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PODCAST: Spam spreads its wings, and 228 'boosts of goodness'

A can of Spam made by the Hormel Foods is pictured outside a store in front of a delivery truck in Silver Spring, Maryland.

The three U.S. automakers are out today with their U.S. sales results from the past year. Here are the top line numbers: General Motors saw sales rise 3.7 percent in 2012. Ford's sales were up 5 percent for the year. And at Chrysler, which was hit especially hard during the financial crisis, sales were up 21 percent.

When the fiscal cliff took center stage, the House set aside a relief bill for areas affected by Superstorm Sandy. House Speaker John Boehner now promises a vote on it tomorrow -- he took real heat from lawmakers in affected areas. The Senate passed the $60 billion package in December. It has now been two months since Sandy came ashore --  what difference does this delay in Washington make for those hard hit areas?

The pace of layoffs slowed in December. The firm Challenger, Gray & Christmas says 2012 brought the lowest number of layoffs since 1997. Jobless claims rose slightly last week, though the labor department cautions that a holiday week can be difficult to interpret. The payroll processor ADP says the private sector added 215,000 jobs last month. That was more than economists expected, suggesting that expectations could be surpassed again when the official U.S. monthly jobs report for comes out tomorrow.

And now to spread some news from the food industry. Try not to think too hard about this combination: Skippy is being acquired by the maker of Spam. Minnesota-based Hormel is looking to diversify its offerings, especially overseas -- Skippy is the number one peanut butter brand in China.

It's been four months now since cab fares in New York City went up almost 20 percent -- the city's first major fare increase in years. So have tips gone up accordingly? Fuhgeddaboudit. New data from New York's Taxi and Limousine Commission, and reported by the New York Times, show tips have not risen nearly as fast. The result is that the typical tip has fallen from about 20 percent of the fare to around 15 percent. The data can only track payments with credit cards -- maybe folks with cash are more generous.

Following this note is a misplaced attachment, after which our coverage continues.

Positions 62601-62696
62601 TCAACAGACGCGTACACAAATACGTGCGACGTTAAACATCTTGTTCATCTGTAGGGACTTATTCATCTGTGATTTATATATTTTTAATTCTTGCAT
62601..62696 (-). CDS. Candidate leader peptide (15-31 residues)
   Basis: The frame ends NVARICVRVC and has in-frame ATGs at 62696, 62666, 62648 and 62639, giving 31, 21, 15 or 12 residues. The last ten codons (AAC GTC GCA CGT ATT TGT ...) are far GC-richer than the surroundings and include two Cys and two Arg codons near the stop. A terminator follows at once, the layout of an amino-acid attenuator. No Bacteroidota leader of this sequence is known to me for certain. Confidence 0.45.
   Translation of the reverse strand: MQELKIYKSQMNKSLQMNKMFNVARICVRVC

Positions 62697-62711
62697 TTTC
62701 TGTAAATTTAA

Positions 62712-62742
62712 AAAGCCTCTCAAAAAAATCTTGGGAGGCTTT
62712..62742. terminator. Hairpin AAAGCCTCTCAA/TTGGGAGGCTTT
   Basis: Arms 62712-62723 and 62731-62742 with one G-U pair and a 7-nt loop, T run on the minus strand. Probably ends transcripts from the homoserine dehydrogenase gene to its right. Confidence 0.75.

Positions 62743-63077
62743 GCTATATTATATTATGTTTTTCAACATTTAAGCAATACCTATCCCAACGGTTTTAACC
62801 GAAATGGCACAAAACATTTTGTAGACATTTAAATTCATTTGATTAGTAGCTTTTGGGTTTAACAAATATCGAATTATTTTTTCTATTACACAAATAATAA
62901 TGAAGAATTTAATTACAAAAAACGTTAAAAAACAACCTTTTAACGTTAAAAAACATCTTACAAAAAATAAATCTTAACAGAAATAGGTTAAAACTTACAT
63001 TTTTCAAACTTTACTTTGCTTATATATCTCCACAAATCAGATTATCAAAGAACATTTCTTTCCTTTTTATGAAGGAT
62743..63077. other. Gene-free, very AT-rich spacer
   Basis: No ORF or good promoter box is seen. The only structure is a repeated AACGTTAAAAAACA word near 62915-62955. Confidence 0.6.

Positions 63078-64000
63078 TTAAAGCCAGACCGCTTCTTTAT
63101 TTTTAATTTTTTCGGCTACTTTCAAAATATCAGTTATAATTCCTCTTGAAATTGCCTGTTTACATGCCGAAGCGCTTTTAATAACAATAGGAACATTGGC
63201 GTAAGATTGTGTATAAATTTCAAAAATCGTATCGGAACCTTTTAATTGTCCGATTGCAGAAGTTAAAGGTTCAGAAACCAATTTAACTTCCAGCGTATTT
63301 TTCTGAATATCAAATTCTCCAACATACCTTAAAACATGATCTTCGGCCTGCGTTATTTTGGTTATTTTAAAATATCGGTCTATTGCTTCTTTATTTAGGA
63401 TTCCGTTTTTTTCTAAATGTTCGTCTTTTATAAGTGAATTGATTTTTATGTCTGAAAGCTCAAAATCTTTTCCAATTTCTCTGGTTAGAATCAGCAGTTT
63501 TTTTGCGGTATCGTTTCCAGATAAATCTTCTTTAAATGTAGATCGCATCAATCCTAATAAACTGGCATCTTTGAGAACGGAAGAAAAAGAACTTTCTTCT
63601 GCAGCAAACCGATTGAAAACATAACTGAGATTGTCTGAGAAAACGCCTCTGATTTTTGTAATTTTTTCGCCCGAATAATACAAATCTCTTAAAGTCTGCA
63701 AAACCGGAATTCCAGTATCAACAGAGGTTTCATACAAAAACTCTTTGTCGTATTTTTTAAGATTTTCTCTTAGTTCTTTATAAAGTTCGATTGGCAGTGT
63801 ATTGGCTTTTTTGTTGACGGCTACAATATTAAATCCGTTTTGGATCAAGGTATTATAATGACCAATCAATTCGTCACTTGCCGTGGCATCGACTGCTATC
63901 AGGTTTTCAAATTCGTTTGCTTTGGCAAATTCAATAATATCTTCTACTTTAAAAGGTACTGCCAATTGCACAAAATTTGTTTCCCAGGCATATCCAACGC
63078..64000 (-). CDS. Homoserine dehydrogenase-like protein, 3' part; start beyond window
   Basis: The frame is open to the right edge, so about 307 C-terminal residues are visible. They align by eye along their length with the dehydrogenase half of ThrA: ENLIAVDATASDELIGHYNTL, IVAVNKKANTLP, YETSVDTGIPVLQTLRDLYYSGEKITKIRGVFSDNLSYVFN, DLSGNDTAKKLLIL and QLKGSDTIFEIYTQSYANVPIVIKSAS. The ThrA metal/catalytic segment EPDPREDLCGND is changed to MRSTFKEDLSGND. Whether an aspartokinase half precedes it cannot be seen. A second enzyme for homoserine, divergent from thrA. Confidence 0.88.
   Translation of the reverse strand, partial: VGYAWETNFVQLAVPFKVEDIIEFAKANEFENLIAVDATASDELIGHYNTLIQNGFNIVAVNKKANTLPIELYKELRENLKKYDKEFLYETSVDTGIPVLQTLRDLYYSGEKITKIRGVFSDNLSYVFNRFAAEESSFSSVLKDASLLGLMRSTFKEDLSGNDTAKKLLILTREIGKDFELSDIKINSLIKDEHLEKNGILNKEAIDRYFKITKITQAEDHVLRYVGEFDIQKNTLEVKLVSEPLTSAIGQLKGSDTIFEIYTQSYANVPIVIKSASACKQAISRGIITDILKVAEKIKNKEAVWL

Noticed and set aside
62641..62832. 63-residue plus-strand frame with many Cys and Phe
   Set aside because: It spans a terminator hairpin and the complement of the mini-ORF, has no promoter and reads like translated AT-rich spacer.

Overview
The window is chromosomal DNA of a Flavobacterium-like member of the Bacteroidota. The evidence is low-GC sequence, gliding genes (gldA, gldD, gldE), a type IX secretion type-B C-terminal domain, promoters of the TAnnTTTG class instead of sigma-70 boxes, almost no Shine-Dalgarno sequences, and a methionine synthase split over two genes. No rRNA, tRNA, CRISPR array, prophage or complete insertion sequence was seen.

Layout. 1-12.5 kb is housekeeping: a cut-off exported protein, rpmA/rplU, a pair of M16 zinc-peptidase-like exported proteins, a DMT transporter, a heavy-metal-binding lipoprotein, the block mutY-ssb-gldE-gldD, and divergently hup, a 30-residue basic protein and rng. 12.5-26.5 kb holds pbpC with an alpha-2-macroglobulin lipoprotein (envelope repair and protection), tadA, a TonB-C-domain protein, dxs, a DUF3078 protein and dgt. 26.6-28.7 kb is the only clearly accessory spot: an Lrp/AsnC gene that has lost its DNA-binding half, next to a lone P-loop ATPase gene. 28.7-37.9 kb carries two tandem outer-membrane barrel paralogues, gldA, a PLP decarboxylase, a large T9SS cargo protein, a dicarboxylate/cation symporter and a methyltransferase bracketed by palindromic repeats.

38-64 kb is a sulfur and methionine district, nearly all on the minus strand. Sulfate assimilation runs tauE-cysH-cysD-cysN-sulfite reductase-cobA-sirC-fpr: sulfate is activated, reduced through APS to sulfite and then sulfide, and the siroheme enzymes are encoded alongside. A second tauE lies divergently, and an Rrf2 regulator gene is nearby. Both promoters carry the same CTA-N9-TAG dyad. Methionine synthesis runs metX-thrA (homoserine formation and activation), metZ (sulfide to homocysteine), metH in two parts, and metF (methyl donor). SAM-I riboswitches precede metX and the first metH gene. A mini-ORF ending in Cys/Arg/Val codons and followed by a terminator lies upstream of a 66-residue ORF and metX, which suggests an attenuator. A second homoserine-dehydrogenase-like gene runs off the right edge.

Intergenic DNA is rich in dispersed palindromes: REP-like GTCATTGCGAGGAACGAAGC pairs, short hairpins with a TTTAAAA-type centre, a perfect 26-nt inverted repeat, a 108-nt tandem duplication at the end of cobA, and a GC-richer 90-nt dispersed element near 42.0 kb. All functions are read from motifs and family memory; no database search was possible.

A photographer died in LA yesterday while trying to photograph a Ferrari owned by Justin Bieber. It's a reminder that the market for celebrity photos can push paparazzi to take risks. Folks are asking if the industry need new regulations to protect public safety.

The Arab broadcaster Al Jazeera is buying Current TV. That's the cable network founded by Al Gore in 2005. The deal is reported to be around $500 million. Al Jazeera plans to replace Current's programming with its own. The move could give it access to tens of millions of US homes.

And finally, the story of a spiraling act of generosity in Winnipeg. The other day, a customer lined up at the coffeeshop chain, Tim Hortons, spontaneously offered to pay for the order of the person behind him. That next person was moved by it, I guess, and did the same for the person behind them. This went on for three hours -- 228 orders, in all, according to the Winnipeg Free Press. The company calls it a "boost of goodness." They had no comment on customer number 229, who was apparently just like: "Hey, cool: free coffee."

About the author

Jeff Horwich is the interim host of Marketplace Morning Report and a sometime-Marketplace reporter.
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